Former Chelsea coach, Avram Grant has joked he would have been “sent to Siberia” by Roman Abramovich had he led Chelsea to a fourth-placed finish just like Frank Lampard did with the club this season.
Chelsea’s 2-0 victory over Wolves on the final day of the season placed them in fourth position and ensured Lampard’s side will be playing in the Champions League next season.
In his only season at the club in 2007-08, Grant guided Chelsea to a second-placed finish in the Premier League, while the club lost to Tottenham in the EFL Cup final before losing to Manchester United on penalties in the Champions League final.
Grant was immediately sacked after the Champions League finale, and now says Abramovich did not give him such liberty back in his time like he is giving to Lampard now.
“I think it’s a good season, especially compared to how it began, without being allowed to buy players,” Grant told Stats Perform News.
“Compared to the requirement of Roman Abramovich, if I told him some years ago that fourth place would be good for him, probably he would send me to Siberia, but because of the situation before, I think it’s a good place. For Frank, I think it’s a big achievement.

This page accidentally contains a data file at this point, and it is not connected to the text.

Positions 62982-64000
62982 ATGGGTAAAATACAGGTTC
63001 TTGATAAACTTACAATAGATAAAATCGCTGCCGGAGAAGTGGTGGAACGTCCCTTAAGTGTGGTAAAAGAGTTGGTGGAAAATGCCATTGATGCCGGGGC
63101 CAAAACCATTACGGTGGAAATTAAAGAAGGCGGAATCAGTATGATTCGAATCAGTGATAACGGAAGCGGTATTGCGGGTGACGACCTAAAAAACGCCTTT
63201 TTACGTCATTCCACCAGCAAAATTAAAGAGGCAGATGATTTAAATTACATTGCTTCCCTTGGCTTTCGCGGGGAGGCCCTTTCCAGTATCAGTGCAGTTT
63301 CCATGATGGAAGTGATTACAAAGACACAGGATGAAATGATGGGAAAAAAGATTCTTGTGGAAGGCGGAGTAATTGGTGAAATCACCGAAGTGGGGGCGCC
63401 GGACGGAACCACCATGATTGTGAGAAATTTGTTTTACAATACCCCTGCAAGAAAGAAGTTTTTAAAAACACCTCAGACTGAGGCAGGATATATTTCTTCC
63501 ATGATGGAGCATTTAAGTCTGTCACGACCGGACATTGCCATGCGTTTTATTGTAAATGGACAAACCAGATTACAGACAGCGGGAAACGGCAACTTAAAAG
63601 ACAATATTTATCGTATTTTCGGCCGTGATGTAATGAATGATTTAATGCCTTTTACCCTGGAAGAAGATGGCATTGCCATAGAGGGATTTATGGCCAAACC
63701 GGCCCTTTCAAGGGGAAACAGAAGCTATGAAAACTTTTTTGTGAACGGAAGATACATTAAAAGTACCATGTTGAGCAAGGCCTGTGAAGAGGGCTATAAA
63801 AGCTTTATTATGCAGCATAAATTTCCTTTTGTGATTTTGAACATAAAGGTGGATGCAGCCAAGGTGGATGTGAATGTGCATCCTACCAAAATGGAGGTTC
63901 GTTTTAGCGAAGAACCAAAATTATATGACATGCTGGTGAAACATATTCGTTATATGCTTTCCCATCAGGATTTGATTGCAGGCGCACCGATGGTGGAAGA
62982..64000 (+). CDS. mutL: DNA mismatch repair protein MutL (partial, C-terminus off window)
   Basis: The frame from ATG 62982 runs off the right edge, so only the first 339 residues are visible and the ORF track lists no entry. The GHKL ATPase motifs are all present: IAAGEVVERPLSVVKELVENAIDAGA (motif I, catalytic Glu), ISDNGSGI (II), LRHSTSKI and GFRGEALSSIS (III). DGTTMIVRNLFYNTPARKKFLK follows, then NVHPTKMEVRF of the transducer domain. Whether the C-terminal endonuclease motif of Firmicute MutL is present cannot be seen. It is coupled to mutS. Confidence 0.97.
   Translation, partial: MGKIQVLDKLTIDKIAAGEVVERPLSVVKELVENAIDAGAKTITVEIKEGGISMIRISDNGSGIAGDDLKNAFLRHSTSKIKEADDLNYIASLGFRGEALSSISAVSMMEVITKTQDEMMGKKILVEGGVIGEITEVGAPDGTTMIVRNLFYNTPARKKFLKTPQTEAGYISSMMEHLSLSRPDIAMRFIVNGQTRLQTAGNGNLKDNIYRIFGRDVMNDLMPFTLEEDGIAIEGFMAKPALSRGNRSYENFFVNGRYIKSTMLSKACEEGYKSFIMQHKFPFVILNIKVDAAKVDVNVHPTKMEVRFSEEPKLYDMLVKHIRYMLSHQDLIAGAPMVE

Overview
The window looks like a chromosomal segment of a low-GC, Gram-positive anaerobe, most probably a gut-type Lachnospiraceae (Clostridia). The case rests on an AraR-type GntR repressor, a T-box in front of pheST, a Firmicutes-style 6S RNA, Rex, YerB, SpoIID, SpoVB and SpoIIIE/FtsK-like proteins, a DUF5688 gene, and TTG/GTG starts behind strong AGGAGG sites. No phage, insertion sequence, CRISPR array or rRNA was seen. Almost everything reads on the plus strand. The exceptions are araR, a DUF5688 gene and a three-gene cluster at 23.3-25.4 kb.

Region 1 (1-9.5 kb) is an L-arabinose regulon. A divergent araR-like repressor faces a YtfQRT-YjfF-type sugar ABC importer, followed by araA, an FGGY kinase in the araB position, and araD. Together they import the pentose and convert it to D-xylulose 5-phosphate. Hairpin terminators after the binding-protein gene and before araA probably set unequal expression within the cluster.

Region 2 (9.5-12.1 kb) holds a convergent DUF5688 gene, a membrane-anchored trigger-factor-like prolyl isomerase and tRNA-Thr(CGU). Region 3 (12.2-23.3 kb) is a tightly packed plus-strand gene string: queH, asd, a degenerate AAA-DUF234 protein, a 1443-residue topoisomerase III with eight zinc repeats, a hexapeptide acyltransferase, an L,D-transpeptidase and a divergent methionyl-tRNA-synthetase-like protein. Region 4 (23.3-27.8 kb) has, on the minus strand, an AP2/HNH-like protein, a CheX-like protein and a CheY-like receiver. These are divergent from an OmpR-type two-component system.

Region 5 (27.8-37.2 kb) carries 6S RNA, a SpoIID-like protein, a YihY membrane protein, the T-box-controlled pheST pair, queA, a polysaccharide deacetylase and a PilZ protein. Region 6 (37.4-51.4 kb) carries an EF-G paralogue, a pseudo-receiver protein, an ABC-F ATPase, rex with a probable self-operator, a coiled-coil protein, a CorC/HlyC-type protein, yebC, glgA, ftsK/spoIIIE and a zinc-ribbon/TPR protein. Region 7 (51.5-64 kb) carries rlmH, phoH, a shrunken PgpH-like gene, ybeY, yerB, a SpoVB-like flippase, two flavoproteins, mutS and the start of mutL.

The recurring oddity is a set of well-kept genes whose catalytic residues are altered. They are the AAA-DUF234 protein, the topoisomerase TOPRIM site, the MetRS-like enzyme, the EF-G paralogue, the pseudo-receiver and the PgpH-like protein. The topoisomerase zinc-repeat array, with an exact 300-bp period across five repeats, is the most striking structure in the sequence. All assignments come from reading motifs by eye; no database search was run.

“It’s his first year as a coach in the Premier League. Of course, he was a player with a lot of experience, but you cannot compare a player to a manager, and I think he’s managed the team very well.
“A lot of young players and he knew how to play them, how to give them a rest and when to push them. It’s a good base for the future, I was very pleased with his performance.”
Grant also believes Lampard always had the right mentality as a player to become a top-level coach.
“I was sure, because he was always a leader. When you spoke with him, he had a different view about football,” Grant said.
“In my team at Chelsea there was a lot of leaders. I thought [Michael] Ballack would be a good coach, Didier [Drogba], John Terry, because there was a good personality and a lot of knowledge about football.
“Of course, having the knowledge is not the same, you have to pass the knowledge to players, you have to deal with the owner, the media, you have to deal with the supporters, but at the end of the day, you depend on the performance on the pitch – it’s results, especially at the top.”